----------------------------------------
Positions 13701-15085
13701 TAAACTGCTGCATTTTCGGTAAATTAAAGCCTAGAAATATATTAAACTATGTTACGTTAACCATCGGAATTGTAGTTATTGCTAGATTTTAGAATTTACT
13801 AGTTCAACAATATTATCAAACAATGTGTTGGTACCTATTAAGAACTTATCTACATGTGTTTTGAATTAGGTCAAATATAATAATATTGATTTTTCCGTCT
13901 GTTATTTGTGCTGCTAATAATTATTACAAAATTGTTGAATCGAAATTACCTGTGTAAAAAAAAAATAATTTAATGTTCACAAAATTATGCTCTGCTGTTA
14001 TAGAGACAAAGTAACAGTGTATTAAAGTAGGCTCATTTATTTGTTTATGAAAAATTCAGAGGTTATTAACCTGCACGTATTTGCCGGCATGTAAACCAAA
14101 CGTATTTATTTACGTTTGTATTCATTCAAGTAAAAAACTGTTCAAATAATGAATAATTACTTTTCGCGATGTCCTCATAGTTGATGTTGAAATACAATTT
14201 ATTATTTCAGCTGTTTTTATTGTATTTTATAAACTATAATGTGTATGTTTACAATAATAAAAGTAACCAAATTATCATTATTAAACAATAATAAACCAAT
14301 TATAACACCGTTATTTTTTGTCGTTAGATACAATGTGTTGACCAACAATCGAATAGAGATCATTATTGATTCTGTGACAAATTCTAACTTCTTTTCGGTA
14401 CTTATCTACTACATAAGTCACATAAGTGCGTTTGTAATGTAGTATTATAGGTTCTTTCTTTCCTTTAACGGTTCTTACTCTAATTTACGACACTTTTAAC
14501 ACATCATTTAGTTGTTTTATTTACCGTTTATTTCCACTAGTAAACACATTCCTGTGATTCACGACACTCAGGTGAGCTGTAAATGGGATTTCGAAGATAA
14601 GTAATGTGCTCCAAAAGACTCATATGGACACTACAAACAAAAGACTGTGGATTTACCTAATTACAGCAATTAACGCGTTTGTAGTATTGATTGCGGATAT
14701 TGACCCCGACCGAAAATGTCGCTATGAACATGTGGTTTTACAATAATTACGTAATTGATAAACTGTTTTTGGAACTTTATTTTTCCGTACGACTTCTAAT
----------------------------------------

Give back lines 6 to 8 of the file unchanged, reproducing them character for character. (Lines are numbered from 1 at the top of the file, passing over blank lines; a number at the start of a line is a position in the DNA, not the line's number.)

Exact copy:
14101 CGTATTTATTTACGTTTGTATTCATTCAAGTAAAAAACTGTTCAAATAATGAATAATTACTTTTCGCGATGTCCTCATAGTTGATGTTGAAATACAATTT
14201 ATTATTTCAGCTGTTTTTATTGTATTTTATAAACTATAATGTGTATGTTTACAATAATAAAAGTAACCAAATTATCATTATTAAACAATAATAAACCAAT
14301 TATAACACCGTTATTTTTTGTCGTTAGATACAATGTGTTGACCAACAATCGAATAGAGATCATTATTGATTCTGTGACAAATTCTAACTTCTTTTCGGTA